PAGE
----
In 1795, the Duke stripped the woodlands around Drumlanrig Castlle and Neidpath Castle in Peebleshire, to find money for a dowry for Maria Fagniani, whom he fancied was his daughter, when she married the Earl of Yarmouth. (Incidentally, George Selwyn, a well known wit of the day, also left this lady a fortune, under the impression that she was his daughter!) This action incurred the immediate wrath of Burns, and the later wrath of Wordsworth. Burns was said to have inscribed his 'Verses on the Destruction of the Woods near Drumlanrig' on the back of a window shutter in an inn or toll house near the scene of the devastations. In this poem, the wandering poet meets the 'genius of the stream', and asks if the destruction has been caused by some 'bitter Eastern blasts', but is told:

" 'Nae eastling blast', the sprite replied,
'It blew na here sae fierce and fell,
And on my dry and halesome banks
Nae canker-worms get leave to dwell:
Man! Cruel man!' the genius sighed —
As through the cliffs he sank him down —
'The worm that gnawed my bonny trees,
That reptile wears a ducal crown'."

In the Burns Chronicle for 1919, however, the Burns scholar J C Ewing, demonstrated conclusively that these verses are by Henry Mackenzie and not Burns, his authority being a letter from Mackenzie to Dr Currie dated 22nd October 1802, and explaining that Mackenzie, viewing the destruction of the woods with his daughter, wrote them in the manner of Burns as a jeu d'esprit, pretending that he had copied them from 'the Window-Shutter of a little inn'.

Nevertheless, Mackenzies indignation sounds genuine enough.

After his visit of 18th September 1803, Wordsworth burst out:

"Degenerate Douglas! Oh the unworthy Lord!
Whom mere despite of heart could so far please,
And love of havoc (for with such disease
Fame taxes him) that he could send forth word
To level with the dust a noble horde,
A brotherhood of venerable Trees,
Leaving an ancient Dome, and towers like these,
Beggared and outraged! Many hearts deplored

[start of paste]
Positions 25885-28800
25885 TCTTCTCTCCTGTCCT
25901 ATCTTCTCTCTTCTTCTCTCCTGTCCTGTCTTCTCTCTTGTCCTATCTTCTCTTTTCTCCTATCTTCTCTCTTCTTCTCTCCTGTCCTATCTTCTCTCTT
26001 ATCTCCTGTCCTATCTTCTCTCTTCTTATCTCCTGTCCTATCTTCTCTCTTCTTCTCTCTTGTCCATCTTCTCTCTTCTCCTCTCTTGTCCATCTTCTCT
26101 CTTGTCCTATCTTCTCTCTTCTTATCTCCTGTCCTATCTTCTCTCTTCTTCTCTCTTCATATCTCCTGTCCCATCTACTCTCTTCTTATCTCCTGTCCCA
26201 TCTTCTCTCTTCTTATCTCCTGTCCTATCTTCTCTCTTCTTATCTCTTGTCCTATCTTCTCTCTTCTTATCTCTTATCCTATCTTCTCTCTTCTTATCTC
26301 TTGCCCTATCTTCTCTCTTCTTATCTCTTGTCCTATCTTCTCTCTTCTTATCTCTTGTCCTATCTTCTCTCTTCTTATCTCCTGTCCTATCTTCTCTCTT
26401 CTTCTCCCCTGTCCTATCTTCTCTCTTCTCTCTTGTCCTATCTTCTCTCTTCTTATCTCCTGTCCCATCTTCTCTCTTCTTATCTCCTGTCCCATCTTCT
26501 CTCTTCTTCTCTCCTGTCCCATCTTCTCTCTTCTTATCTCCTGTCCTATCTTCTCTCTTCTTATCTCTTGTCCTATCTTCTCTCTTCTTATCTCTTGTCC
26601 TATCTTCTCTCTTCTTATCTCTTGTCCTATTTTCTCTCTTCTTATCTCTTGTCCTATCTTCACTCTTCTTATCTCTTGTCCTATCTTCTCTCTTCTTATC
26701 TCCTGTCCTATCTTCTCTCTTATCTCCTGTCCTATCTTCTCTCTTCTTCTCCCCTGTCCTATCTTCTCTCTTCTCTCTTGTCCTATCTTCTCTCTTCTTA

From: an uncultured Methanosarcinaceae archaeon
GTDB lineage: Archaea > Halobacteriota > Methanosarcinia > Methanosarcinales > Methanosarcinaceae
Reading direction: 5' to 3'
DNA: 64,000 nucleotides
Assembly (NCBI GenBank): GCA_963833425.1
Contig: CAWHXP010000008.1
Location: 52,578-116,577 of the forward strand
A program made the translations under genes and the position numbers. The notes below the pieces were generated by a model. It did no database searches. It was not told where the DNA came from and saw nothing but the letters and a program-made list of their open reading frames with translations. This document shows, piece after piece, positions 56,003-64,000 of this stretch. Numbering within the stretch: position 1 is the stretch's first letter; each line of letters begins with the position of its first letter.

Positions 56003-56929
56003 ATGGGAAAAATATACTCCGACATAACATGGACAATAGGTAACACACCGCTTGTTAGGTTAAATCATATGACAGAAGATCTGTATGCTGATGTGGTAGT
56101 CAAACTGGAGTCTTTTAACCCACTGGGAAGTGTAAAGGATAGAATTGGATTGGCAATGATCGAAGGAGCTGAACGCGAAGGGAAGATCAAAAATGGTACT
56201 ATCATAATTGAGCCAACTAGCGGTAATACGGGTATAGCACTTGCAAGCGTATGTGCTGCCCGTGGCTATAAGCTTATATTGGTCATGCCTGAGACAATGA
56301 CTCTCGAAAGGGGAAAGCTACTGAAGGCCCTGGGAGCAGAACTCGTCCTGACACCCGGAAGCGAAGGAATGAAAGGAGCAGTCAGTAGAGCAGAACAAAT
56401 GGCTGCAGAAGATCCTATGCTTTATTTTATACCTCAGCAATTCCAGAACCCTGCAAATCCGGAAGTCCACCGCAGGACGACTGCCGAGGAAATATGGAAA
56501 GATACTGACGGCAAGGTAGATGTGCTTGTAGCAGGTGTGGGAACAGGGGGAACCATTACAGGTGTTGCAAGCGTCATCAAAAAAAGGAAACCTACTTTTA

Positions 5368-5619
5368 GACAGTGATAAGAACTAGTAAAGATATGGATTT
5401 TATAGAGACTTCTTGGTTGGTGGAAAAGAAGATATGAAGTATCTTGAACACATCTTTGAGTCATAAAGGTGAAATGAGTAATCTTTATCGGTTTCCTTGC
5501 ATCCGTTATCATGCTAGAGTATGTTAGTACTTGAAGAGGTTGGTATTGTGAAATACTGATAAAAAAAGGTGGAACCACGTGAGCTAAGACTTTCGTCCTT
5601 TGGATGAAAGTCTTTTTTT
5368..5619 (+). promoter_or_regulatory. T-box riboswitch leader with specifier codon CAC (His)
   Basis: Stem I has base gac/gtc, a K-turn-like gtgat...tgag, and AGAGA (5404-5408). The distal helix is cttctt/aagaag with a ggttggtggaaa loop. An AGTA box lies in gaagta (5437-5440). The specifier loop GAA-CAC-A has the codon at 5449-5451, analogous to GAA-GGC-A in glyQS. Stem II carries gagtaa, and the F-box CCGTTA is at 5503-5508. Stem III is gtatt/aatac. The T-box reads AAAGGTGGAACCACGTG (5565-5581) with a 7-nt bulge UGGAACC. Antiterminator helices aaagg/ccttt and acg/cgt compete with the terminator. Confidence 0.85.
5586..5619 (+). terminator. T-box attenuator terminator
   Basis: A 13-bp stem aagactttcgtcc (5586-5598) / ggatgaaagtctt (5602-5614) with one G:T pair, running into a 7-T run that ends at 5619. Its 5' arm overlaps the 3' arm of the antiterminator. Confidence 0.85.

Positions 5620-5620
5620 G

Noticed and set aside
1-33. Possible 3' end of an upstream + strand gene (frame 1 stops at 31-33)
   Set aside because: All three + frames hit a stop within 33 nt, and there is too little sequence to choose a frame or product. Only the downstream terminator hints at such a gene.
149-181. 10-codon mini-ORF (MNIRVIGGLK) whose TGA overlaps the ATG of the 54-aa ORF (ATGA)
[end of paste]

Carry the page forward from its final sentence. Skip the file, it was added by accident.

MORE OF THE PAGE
The fate of those old trees: and oft with pain
The traveller, at this day, will stop and gaze
On wrongs, which Nature scarcely seems to heed;
For sheltered places, bosoms, nooks and bays
And the pure mountains and the gentle Tweed,
And the green silent pastures, yet remain."

Queensberry was a liberal patron of Italian opera, although, it was said, more out of interest in the prima donnas and dancers than in the music.

In later years he sold his house at Newmarket and lived at Richmond, where he collected pictures and objets d'art.

Finally, he was largely confirmed to his house in Picadilly. In his last infirmity, he employed the former physician to Louis XV, Pere Elisee, who was to be paid a large sum for every day his patient was kept alive, but nothing from the moment he died.

Raikes, in his Journal, said of 'Old Q': 'He was a little sharp-looking man, very irritable, and swore like ten thousand troopers.' Mackenzie, in Anecdotes and Egotisms claimed that he was 'a disciple of Epicurus but without the virtue of the Epicurean system; and he had none of the hypocrisy of pretending to virtue or disinterestedness.' Although he had a number of illegitimate children, he never married, and his titles were dispersed on his death. The dukedom of Queensberry, with some other titles were dispersed on his death. The dukedom of Queensberry, with some other titles and Drumlanrig Castle, passed to the third Duke of Buccleuch, in whose family they remain.